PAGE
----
Susceptibility of Trees to the Pine Wood Nematode
The first symptom of the pine wood nematode disease is a general wilt of the needles. As the disease progresses, a yellowing of needles appears, followed by browning and death of the entire tree. Susceptible pine species may die within 30-90 days after the first visible symptoms (longer for more resistant species). The disease can also kill individual branches in a tree. These symptoms may be easily confused with those of several bark beetles, Fomes annosus root rot, etc.
Longhorned beetles in the genus Monochamus have been shown to transmit pine wood nematodes. These beetles are known as sawyers. The southern pine sawyer, Monochamus titillator, is one of our most common sawyer. It has been observed that sawyers generally infest trees which have been recently killed or trees that are under stress. These beetles are called sawyers because the larvae make a loud chewing noise as they feed. The larvae bore into the wood and degrade the value of the wood for lumber. The larvae are long, white grubs with no noticeable legs. Adult sawyers emerge mostly in April and May, but they are active throughout the summer and even in warm spells during winter.
To confirm the involvement of pine wood nematode as the cause of dying pines, it is necessary to recover them from diseased wood. This can be done in the laboratory from symptomatic branches or increment borings from the trunk. Do not allow the branches or borings to dry out or get too hot. Submit them as quickly as possible for examination. Check with your local county Extension agent for more information.
The control of pine wood nematodes involves quickly removing diseased trees. The wood should be burned, buried, or debarked. Grow pine species well adapted to your area. In the long term, resistant pines should be selected. Christmas trees and nursery stock which cannot be irrigated during prolonged droughts can be protected from borers such as sawyers by spraying them with lindane.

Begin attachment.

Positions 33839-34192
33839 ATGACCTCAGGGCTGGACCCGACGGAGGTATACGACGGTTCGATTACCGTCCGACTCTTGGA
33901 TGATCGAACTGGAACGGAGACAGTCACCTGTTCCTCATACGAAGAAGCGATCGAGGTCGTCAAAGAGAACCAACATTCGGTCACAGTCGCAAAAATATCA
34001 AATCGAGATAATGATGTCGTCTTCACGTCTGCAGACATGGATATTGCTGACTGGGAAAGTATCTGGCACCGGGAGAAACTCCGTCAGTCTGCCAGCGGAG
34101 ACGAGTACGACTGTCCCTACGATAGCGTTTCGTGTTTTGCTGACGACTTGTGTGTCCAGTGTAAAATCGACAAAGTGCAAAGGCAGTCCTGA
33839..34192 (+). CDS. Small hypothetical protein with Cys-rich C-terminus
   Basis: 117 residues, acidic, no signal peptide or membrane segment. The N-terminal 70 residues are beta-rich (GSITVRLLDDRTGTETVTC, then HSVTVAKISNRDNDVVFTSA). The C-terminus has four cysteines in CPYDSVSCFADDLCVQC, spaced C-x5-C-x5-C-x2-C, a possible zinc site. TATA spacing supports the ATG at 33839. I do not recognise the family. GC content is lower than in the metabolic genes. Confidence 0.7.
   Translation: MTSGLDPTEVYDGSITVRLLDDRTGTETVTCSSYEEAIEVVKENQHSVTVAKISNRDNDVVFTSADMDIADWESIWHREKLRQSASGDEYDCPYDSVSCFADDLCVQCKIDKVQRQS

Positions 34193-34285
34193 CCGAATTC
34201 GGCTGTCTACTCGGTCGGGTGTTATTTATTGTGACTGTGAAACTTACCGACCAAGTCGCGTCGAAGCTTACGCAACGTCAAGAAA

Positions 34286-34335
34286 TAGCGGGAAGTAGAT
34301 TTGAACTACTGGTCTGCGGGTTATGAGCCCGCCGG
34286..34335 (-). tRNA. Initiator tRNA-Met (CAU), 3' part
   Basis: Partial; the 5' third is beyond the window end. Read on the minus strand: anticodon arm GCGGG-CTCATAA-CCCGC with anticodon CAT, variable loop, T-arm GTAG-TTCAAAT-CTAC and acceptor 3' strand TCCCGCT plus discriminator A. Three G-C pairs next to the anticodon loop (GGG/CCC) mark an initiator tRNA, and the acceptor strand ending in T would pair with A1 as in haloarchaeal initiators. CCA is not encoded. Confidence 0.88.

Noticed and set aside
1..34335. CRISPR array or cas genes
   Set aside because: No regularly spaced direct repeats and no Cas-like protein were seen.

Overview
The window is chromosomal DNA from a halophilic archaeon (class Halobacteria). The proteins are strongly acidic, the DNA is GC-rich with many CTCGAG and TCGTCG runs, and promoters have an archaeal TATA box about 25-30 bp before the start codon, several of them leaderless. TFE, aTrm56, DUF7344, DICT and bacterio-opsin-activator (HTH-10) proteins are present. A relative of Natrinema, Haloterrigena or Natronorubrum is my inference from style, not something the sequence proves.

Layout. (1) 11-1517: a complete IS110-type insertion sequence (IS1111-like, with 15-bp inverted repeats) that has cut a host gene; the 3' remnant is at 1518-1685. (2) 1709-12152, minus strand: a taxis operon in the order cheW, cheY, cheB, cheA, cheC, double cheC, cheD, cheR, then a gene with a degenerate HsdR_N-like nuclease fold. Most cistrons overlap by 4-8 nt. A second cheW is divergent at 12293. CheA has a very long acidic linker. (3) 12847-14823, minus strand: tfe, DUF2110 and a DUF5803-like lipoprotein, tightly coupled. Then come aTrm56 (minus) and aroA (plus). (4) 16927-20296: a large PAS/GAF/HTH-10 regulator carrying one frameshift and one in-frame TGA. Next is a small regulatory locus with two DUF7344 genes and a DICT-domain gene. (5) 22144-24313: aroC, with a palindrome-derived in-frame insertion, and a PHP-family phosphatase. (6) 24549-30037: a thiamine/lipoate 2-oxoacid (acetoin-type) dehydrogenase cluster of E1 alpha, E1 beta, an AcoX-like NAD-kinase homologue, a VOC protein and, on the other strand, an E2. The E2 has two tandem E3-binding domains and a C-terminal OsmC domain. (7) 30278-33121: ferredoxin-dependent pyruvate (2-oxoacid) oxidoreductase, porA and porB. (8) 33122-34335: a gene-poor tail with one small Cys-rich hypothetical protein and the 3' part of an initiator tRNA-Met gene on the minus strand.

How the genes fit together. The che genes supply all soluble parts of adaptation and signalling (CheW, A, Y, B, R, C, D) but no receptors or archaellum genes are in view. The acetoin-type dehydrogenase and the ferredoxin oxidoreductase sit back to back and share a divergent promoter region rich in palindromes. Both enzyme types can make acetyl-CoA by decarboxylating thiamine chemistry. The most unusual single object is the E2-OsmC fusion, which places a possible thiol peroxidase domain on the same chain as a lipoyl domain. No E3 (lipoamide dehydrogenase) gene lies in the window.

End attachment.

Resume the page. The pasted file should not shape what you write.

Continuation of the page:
Back to Ornamental Disease NotesPlant Disease Information Notes Home PageHorticulture Information Leaflets Home PageHIL-603 Using Pines in the Landscape or PDF version of HIL-603HIL-606 Plants for Seashore ConditionsHIL-638 Large Trees for North Carolina or PDF version of HIL-638North Carolina Insect NotesNorth Carolina Agricultural Chemicals ManualNCCES Educational Resources
For assistance with a specific problem, contact your local North Carolina Cooperative Extension Service personnel.
Recommendations of specific chemicals are based upon information on the manufacturer's label and performance in a limited number of trials. Because environmental conditions and methods of application by growers may vary widely, performance of the chemical will not always conform to the safety and pest control standards indicated by experimental data.
Recommendations for the use of chemicals are included in this publication as a convenience to the reader. The use of brand names and any mention or listing of commercial products or services in this publication does not imply endorsement by the North Carolina Cooperative Extension Service nor discrimination against similar products or services not mentioned. Individuals who use chemicals are responsible for ensuring that the intended use complies with current regulations and conforms to the product label. Be sure to obtain current information about usage and examine a current product label before applying any chemical. For assistance, contact your county North Carolina Cooperative Extension Service agent.
Published by North Carolina Cooperative Extension Service Distributed in furtherance of the Acts of Congress of May 8 and June 30, 1914. Employment and program opportunities are offered to all people regardless of race, color, national origin, sex, age, or disability. North Carolina State University at Raleigh, North Carolina A&T State University, U.S. Department of Agriculture, and local governments cooperating.
Last update to information: March 1996
Last checked by author: May 1996
Web page last updated Dec. 2000 by A.V. Lemay.
I just found this page from NC State University and thought the plant susceptibility list might be interesting.